Statement by the Minister for Justice and Equality Garda assessment of the status of the Provisional IRA
Download Garda Assessment of the status of the Provisional IRA
20 October 2015
At the end of August I asked the Garda Commissioner to let me have a fresh assessment of the Provisional IRA (PIRA) in this jurisdiction in the light of any new evidence emerging during the PSNI investigation into the murder of Kevin McGuigan in Belfast.
The Garda Commissioner has today provided me with an assessment and, in the particular circumstances at hand, I have decided to put the assessment into the public domain and I am publishing it with this statement. The Garda assessment speaks for itself. It is fully consistent with the assessments provided previously and with what had been reported by the Independent Monitoring Commission.
The assessments, of course, relate to different jurisdictions and can be expected to vary in their details. Historically, the nature of PIRA in this jurisdiction differed from how it manifested itself in the North. Taking that into account, and inevitable differences of phrasing, there is very substantial common ground in the findings. Most importantly, there is a common assessment of the reality of the security threat posed by PIRA. The Garda Commissioner has informed me that she, of course, accepts fully the assessment made by the PSNI and British Security Service in relation to PIRA in their jurisdiction.
The assessments relate to security matters, not any political conclusions which can be drawn from them. But it is important for those of us who have been committed all our lives to democratic principles to make one thing clear: the legacy of PIRA is appalling and those with whom they were inextricably linked cannot shirk their responsibilities in relation to it. Nor is it acceptable on any part of this island, for whatever purposes, to seek to retain the substance or the shadow of a gunman.
Both assessments raise deeply troubling issues about PIRA and the legacy of paramilitarism.
This is first and foremost manifested in this jurisdiction by the so-called ‘dissident’ republican groups and their ongoing campaigns of terrorism. While these groups are separate from and at odds with PIRA, they have their origins in PIRA. They continue to present a real and persistent security threat and they are inextricably linked to organised crime to fund their criminal, anti-democratic aims. They seek to emulate a culture of lawlessness which PIRA tried to create in the border areas and the consequences of that are seen in tragic events even to this day. It is clear from the assessment that An Garda Síochána has had considerable success in bringing members of these groups to justice.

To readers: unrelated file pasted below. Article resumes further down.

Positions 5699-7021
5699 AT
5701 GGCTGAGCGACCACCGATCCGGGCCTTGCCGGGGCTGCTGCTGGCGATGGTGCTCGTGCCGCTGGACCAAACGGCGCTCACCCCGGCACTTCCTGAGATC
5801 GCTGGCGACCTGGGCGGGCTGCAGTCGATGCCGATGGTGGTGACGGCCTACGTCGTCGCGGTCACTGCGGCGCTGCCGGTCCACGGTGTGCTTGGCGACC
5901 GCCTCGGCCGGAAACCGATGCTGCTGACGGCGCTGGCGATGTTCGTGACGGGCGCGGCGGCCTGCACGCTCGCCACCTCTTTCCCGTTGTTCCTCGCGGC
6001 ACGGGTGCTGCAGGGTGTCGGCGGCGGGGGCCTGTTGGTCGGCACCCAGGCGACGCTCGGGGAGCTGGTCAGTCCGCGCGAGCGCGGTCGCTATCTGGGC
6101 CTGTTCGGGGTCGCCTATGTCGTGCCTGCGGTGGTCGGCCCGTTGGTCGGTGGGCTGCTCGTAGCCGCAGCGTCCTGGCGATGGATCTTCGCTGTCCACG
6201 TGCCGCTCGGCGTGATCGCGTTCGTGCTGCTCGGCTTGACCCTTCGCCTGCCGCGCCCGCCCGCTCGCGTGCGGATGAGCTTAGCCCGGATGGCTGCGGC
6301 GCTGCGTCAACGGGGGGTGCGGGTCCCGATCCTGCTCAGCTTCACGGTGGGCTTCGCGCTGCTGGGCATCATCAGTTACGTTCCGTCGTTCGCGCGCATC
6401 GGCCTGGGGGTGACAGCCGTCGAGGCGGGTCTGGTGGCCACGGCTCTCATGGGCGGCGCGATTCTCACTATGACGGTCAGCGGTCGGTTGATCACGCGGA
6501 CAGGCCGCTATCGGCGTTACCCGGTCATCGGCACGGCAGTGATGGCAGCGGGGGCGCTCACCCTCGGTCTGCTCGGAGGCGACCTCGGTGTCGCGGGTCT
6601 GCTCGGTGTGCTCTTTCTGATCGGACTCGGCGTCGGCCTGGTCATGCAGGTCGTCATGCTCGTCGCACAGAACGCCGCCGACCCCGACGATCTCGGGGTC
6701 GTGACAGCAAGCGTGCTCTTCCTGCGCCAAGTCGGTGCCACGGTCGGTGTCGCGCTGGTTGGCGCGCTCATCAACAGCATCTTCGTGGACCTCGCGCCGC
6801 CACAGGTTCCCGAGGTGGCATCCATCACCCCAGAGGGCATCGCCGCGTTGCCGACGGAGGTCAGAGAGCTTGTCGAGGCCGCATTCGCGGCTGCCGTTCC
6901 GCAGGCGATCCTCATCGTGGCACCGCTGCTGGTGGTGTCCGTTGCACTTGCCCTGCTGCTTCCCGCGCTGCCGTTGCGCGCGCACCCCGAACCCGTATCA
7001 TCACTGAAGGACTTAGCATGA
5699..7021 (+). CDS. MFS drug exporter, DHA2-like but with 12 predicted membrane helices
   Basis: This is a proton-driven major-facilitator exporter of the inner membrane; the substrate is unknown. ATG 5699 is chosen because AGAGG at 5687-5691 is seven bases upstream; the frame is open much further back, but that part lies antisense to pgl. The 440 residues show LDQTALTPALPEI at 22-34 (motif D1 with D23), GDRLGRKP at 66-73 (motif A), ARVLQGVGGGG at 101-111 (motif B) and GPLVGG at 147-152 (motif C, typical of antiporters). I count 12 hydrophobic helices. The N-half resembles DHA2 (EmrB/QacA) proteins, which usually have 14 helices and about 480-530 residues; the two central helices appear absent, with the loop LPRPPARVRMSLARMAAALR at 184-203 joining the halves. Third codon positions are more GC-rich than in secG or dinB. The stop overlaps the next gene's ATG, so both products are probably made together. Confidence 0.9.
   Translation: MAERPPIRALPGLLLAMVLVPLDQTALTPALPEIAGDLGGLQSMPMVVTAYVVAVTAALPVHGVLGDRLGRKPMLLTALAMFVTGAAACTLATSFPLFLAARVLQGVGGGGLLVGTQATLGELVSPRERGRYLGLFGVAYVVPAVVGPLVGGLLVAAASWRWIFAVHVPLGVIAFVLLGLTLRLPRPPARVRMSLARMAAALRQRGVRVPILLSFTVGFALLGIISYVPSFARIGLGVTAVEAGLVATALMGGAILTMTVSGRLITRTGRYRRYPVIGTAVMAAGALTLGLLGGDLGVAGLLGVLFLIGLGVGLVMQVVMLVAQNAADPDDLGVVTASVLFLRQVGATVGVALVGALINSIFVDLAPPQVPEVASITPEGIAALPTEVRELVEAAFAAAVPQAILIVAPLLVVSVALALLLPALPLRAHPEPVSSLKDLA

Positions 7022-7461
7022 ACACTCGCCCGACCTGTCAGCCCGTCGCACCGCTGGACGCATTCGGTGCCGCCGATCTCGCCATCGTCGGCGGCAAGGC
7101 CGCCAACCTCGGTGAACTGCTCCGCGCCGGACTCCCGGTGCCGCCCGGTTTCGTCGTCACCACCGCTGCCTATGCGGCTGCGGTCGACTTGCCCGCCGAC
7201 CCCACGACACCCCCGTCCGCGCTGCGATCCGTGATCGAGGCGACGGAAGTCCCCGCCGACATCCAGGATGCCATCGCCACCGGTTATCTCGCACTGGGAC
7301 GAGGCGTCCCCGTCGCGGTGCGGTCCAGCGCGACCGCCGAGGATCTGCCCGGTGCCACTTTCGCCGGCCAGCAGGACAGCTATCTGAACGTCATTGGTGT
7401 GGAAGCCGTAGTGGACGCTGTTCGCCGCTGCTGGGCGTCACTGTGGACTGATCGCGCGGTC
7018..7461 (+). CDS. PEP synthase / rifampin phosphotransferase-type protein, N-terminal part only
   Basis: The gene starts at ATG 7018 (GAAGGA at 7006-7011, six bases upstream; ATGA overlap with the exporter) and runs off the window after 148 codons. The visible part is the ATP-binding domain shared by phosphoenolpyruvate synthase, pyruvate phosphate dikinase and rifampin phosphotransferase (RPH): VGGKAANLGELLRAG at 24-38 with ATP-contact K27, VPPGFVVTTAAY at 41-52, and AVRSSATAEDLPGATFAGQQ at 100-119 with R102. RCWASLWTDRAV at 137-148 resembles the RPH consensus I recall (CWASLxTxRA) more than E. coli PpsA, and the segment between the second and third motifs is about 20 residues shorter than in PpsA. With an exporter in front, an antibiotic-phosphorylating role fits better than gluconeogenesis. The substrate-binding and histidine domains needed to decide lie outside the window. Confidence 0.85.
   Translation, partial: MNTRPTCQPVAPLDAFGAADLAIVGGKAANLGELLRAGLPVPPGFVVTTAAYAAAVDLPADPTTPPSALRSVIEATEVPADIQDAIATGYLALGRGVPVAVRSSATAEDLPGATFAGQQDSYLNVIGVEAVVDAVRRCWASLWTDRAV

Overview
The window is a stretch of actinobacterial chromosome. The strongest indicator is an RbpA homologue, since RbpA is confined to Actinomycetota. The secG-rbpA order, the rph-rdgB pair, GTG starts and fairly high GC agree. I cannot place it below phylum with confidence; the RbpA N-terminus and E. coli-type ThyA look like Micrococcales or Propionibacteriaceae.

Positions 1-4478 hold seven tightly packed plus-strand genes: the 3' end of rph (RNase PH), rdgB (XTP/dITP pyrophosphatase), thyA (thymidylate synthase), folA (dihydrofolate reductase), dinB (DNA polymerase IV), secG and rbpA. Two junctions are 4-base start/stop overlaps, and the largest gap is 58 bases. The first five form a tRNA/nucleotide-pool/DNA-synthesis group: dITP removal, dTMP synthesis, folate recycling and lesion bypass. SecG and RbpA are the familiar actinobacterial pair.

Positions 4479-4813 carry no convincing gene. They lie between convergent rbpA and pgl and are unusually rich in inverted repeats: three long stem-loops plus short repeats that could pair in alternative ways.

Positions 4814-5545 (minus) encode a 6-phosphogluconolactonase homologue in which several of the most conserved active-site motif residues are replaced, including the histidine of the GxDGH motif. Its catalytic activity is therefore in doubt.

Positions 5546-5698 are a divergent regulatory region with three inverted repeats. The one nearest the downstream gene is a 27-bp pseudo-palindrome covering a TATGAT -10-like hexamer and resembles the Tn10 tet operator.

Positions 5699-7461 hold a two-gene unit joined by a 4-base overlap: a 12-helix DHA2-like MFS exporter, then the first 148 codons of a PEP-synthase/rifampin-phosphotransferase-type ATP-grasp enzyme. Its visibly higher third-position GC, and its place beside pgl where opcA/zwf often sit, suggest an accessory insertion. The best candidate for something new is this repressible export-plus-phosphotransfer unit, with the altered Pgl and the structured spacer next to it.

A second aspect of the Provisional IRA’s brutal legacy is the involvement in organised crime of a significant number of people who have been associated with PIRA, who, as the Garda Commissioner, points out, are involved in organised crime, make full use of the reputations which they acquired as members of PIRA and do not hesitate to use their previous terror tactics. These people will continue to be pursued relentlessly. The Garda and Revenue authorities and the Criminal Assets Bureau have made substantial progress in tackling the activities and targeting the assets of these people. Indeed, the assessment notes that since the establishment of the Criminal Assets Bureau in 1996, a total of €28 million has been remitted to the Irish Exchequer arising from actions and assessments in respect of over fifty individuals who have had connections or associations to PIRA in the past.
That said, there remains work to be done in this regard and there are investigations and criminal proceedings ongoing. I have recently met with the North’s Minister for Justice, David Ford, and the Secretary of State for Northern Ireland, Theresa Villiers, to discuss what more can be done to tackle cross-border crime. I also hope to have early discussions with them to carry forward that work and, in particular, address the implications for both jurisdictions of the assessments which have been published today. I have been informed by the Garda Commissioner that An Garda Síochána will be meeting with their counterparts later this week in the light of these assessments.
An Garda Síochána is strongly committed to tackling crime of whatever sort, whatever its origin and whomsoever is involved. There was not, is not and cannot be any question of a ‘blind eye’ being turned to any criminality and I am determined that there will be no hiding place for whatever manifestation of the IRA might be involved in it.
The relationship of practical day-to-day co-operation between the two police services is instrumental in making this island a safer place. The Garda Commissioner has made it clear that the close relationship and the successful record of co-operation with the PSNI will remain the cornerstone for tackling cross border crime that harms communities North and South. In that regard both An Garda Síochána and the Police Service of Northern Ireland have my and the Government’s full support.